INDE – Hirapur - Researchers from the city-based Deccan College Post-Graduate and Research Institute recently unearthed four megalithic burials at Hirapur in Chandrapur district, which, the researchers say, were used for more than just burying the dead. Material evidences unearthed at the excavation sites testify that these burials or 'megaliths', dating between the 3rd and the 2nd century BC, were also worshipped by the local rural communities, and guarded with Laterite protection walls. Archaeologists said this is perhaps the first time that a megalithic structure has been found to have been worshipped. Archaeologists said the megaliths might have been erected and protected during the Asmaka Janapada or in the Satavahana periods.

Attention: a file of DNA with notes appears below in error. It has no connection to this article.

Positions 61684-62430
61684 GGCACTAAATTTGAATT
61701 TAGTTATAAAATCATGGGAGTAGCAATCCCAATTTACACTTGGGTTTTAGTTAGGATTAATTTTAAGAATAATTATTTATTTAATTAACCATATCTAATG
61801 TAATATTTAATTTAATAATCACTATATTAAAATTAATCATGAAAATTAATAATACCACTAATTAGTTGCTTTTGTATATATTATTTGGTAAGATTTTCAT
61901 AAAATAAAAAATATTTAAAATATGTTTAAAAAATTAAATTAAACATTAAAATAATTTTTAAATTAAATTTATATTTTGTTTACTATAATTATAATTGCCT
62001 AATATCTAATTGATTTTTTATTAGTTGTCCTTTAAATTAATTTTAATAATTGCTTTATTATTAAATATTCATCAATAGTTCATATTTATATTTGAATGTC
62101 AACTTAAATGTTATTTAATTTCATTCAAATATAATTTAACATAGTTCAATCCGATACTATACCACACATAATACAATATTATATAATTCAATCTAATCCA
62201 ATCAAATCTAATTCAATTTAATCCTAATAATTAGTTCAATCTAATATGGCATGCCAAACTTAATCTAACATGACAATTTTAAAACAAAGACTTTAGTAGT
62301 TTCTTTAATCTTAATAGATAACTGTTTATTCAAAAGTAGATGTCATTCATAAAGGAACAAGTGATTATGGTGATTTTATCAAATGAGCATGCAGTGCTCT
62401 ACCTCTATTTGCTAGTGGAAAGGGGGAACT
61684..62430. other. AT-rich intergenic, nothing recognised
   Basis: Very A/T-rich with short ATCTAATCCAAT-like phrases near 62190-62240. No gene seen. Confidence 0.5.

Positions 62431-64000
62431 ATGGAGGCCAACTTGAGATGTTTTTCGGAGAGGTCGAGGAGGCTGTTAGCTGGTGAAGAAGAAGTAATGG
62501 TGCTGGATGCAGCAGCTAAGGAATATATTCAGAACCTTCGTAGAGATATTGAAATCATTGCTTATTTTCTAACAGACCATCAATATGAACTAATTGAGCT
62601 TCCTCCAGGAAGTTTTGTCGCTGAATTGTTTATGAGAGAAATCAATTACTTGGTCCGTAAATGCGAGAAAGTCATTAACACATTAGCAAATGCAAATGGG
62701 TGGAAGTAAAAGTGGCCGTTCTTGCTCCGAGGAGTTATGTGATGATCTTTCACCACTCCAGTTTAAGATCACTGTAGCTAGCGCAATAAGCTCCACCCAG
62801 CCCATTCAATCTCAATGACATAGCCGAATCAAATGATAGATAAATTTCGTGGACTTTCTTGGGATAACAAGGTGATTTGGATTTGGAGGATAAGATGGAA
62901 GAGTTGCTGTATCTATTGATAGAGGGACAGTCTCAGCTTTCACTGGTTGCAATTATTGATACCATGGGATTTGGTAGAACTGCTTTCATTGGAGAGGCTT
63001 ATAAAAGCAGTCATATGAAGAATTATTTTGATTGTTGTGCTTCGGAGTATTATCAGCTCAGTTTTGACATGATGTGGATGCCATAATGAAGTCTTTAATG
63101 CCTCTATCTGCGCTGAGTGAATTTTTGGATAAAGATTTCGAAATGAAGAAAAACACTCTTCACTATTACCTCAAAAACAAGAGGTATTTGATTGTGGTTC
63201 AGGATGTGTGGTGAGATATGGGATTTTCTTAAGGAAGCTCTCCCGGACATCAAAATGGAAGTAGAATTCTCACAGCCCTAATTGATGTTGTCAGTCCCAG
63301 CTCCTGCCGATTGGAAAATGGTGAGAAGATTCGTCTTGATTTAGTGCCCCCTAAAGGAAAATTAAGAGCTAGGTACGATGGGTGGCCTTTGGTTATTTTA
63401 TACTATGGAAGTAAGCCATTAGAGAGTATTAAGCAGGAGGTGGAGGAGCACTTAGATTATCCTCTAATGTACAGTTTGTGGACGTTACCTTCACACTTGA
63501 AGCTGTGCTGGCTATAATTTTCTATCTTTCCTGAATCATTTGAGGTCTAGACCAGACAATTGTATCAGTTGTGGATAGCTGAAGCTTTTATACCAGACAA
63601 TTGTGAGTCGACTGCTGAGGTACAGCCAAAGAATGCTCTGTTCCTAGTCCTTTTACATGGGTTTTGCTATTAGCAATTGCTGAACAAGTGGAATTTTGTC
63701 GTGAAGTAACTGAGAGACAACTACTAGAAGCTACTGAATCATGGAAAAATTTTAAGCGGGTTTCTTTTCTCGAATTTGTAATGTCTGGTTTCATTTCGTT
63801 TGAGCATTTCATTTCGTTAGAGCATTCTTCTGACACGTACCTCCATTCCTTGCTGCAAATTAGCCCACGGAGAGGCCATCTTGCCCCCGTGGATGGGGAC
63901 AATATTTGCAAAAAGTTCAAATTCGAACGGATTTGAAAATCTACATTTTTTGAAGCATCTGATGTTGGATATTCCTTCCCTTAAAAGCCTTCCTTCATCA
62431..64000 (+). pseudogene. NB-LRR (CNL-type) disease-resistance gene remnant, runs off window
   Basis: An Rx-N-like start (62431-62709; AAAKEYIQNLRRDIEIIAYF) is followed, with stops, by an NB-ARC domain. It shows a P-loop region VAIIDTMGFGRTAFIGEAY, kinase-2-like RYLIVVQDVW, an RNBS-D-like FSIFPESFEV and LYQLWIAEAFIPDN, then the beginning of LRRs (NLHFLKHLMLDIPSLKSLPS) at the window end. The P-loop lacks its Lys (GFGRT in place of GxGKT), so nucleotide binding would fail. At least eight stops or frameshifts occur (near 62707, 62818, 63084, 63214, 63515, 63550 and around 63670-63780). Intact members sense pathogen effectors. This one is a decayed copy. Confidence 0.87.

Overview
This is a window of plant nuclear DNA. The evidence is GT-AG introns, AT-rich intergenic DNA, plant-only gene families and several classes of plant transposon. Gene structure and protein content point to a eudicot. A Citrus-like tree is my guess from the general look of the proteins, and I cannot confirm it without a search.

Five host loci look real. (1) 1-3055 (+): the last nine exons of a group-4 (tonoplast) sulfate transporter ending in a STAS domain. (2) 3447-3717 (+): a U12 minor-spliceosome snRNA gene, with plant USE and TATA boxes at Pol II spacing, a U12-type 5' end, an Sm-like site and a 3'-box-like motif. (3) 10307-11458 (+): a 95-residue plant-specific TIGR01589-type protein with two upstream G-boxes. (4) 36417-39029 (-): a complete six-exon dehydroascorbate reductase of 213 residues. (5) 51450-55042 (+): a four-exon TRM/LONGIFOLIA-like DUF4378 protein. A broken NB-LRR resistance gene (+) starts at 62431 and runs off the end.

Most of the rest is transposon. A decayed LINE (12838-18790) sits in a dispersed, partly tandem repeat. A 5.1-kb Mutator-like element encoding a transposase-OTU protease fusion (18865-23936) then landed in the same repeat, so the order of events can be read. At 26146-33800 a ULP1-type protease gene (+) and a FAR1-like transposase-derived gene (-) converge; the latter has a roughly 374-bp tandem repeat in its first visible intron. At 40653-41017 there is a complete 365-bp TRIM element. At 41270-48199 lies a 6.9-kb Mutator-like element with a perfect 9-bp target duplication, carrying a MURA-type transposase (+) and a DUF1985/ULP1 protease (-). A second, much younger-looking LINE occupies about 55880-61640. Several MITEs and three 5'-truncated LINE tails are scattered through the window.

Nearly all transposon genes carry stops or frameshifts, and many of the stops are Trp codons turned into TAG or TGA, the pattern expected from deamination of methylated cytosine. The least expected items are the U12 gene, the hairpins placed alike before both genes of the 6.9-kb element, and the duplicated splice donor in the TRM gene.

ROYAUME UNI - St Albans - Wiltshire Council experts have been unlocking the secrets in five burial urns dating back to Roman times. Kelly Abbott, contract conservator with the Wiltshire Council Conservation Service, said the dusting away of years of history from the urns has uncovered bones which could be human. The five ancient burial urns dating back to the Roman conquest were found at the site of Linden Homes’ King Harry Lane development in St Albans. Foundations Archaeology, which has been working on the site for some time, enlisted the help of council experts to determine whether the remains inside the cremation urns belong to adults or children and to find out more detail about their lives. BMI The Bath Clinic in Bath allowed the team to use their CT scanner to guide the investigation into what the urns contain. Using the CT images to guide them, conservators at the Wiltshire and Swindon History Centre in Chippenham have been excavating the urns on a microscopic scale, detailing their contents and making the finds stable. Once the cremations were removed from the urns, the bones were cleaned and dried under laboratory conditions. The information gathered from this micro-excavation will then be sent to the archaeologists who will be able to interpret the evidence alongside the archaeology already discovered. Ms Abbott said: "Unlocking the mystery of these urns could provide a fascinating glimpse of life during the time of the Roman Conquest. "Two of the urns contained bones which could be human. An osteoarchaeologist will now examine the bones and help provide even more detail." The cremation urns were found at a burial ground, located at the entrance to a late Iron Age 'oppidum' or defended settlement. St Albans, known as Verulamium, was a key site in the Roman period and as such, the cremation urns, along with the other archaeology on the site, are seen to be nationally important.